It is possible to cut away all of the secondaries from the original toroid leaving only the primary. Then you can add any number of secondaries that you need. I have only done this once because it is a real pain for windings of more than a few volts. Maryland Toroid sells toroidal cores with only the primary winding just for this purpose. They also have transformers for tube and SS audio amplifiers. They work very good, but aren't cheap.

http://www.toroid.com/standard_trans...ormer_kits.htm
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Old 3rd August 2009, 05:22 AM   #15
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Here are some photos of what went on to get the filament heater voltage I needed.

This is after already taking some wire off of tap 3 to make it from 12.6V to 5 V 2A and re-wrapped the mylar tape. The leftover wire is on the left and the one on the right is from 6.3V 4A tap to be reinstalled (notice the difference in thickness). There's some Mylar tape to the left of transformer to be reinstalled.
Click the image to open in full size.

This is after reinstalling wire for tap 4 (6.3V 4A). I wrote numbers to keep track of turns and keep the spacing even. Mylar tape goes on top of it.
Click the image to open in full size.

Here is a shot of finished TPT and testing. It gets 5V, 6.2V (close enough) and 348.6V.
Click the image to open in full size.
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Old 3rd August 2009, 07:48 AM   #16
Arnulf is offline Arnulf  Europe
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Quote:
Originally posted by Evenharmonics
Here is a shot of finished TPT and testing. It gets 5V, 6.2V (close enough) and 348.6V.
Test it under normal load. Readings will always be higher (say ~10% or so) without any significant load and this might put the output outside of recommended range for your tubes once operating in your intended application.
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Old 3rd August 2009, 02:25 PM   #17
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I did the same test before the modification and got 12.9V, 6.9V and 348V (untouched tap). After the modification, I did the usual "check out" per Tubelab website for my TSE and the voltages came out almost same as the setup with my previous PT. I'm not sure if that qualifies as "with the load" test though.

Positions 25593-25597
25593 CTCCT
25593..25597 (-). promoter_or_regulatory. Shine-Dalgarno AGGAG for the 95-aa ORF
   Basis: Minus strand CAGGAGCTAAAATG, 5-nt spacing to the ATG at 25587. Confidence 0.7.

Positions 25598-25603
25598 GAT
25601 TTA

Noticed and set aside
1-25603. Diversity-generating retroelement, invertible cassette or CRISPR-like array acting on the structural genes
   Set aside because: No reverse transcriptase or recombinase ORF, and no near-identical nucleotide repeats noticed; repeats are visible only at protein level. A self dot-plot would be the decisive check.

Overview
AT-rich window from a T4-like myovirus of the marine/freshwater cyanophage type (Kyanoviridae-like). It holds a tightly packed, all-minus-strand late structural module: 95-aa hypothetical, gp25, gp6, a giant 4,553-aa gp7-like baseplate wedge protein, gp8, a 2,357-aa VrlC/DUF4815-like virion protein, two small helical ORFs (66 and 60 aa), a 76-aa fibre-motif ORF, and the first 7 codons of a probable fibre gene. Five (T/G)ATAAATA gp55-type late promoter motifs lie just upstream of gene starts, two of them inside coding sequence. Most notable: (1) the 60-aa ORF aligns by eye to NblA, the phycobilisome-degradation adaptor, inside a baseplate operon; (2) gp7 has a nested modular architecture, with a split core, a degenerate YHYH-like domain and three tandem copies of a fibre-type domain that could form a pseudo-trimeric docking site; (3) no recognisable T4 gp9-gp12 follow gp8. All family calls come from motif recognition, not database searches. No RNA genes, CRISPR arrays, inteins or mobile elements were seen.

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Old 4th August 2009, 06:26 PM   #18
Mush is offline Mush  United States
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When testing for voltage, is it good idea to put a load onto a secondary?

Are the multimeters serving that purpose?

Thanks
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Old 4th August 2009, 06:37 PM   #19
Arnulf is offline Arnulf  Europe
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Quote:
Originally posted by Mush
When testing for voltage, is it good idea to put a load onto a secondary?
It is a good idea to load the transformer with same load it will be loaded with when operating in application, otherwise the readings will be too high. If you don't mind the unrealistic readings then you don't need a load.

Quote:
Are the multimeters serving that purpose?
No, multimeters are hi-Z devices and present negligible load to the transformer.
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Old 13th June 2010, 12:35 PM   #20
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I just had a strange thought... when adding another secondary to an existing transformer, the new winding is going to couple with the original secondaries. This should have the effect of raising all of their voltages slightly. Since we are talking about adding another 5V or 6.3V secondary, I wonder if the effect is even noticeable.

Has anyone taken precise measurements of all the secondary voltages, both before and after adding an extra winding?